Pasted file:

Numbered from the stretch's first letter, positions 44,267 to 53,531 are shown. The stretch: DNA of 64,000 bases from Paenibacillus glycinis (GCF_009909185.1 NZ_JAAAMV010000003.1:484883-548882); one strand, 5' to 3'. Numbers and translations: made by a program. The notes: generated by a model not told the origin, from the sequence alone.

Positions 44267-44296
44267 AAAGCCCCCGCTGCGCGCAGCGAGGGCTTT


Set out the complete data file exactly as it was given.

Numbered from the stretch's first letter, positions 44,267 to 53,531 are shown. The stretch: DNA of 64,000 bases from Paenibacillus glycinis (GCF_009909185.1 NZ_JAAAMV010000003.1:484883-548882); one strand, 5' to 3'. Numbers and translations: made by a program. The notes: generated by a model not told the origin, from the sequence alone.

Positions 44267-44296
44267 AAAGCCCCCGCTGCGCGCAGCGAGGGCTTT